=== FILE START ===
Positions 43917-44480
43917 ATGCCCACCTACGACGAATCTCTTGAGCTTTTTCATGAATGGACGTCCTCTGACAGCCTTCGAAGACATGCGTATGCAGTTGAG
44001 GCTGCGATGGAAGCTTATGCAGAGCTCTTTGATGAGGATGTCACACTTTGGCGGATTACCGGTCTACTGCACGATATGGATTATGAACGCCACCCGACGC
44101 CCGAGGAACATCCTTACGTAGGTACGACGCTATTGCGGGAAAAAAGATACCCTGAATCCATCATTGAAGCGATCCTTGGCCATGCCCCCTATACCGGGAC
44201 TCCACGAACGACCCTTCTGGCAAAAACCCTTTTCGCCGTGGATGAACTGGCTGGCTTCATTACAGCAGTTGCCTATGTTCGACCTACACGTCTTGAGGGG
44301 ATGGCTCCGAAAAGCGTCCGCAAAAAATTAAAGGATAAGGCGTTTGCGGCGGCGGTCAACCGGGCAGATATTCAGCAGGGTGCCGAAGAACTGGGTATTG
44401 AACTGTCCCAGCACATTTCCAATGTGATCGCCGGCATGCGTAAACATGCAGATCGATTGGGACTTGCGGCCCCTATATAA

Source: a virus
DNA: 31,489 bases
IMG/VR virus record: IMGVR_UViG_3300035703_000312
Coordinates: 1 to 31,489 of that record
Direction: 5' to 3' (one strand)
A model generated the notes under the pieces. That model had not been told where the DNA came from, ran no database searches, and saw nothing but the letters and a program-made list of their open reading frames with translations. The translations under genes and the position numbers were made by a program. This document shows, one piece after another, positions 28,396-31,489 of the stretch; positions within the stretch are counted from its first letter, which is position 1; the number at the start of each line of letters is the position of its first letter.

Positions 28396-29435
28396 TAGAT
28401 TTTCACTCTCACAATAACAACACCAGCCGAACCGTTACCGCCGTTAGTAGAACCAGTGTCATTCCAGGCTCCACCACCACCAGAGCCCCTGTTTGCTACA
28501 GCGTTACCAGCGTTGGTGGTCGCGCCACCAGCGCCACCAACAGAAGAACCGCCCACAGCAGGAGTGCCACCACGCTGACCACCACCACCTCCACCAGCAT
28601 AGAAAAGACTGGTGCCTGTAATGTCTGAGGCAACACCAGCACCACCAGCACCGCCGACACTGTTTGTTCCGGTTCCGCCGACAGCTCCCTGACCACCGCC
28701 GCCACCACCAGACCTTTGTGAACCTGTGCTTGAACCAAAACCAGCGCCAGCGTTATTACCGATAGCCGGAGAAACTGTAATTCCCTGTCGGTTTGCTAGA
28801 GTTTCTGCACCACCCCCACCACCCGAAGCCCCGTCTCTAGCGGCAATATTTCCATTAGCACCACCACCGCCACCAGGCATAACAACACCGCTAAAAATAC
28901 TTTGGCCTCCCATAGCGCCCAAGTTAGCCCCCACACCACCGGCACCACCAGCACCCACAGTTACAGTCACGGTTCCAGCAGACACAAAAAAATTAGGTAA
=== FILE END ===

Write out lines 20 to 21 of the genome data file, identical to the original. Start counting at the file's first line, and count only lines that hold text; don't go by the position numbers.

28801 GTTTCTGCACCACCCCCACCACCCGAAGCCCCGTCTCTAGCGGCAATATTTCCATTAGCACCACCACCGCCACCAGGCATAACAACACCGCTAAAAATAC
28901 TTTGGCCTCCCATAGCGCCCAAGTTAGCCCCCACACCACCGGCACCACCAGCACCCACAGTTACAGTCACGGTTCCAGCAGACACAAAAAAATTAGGTAA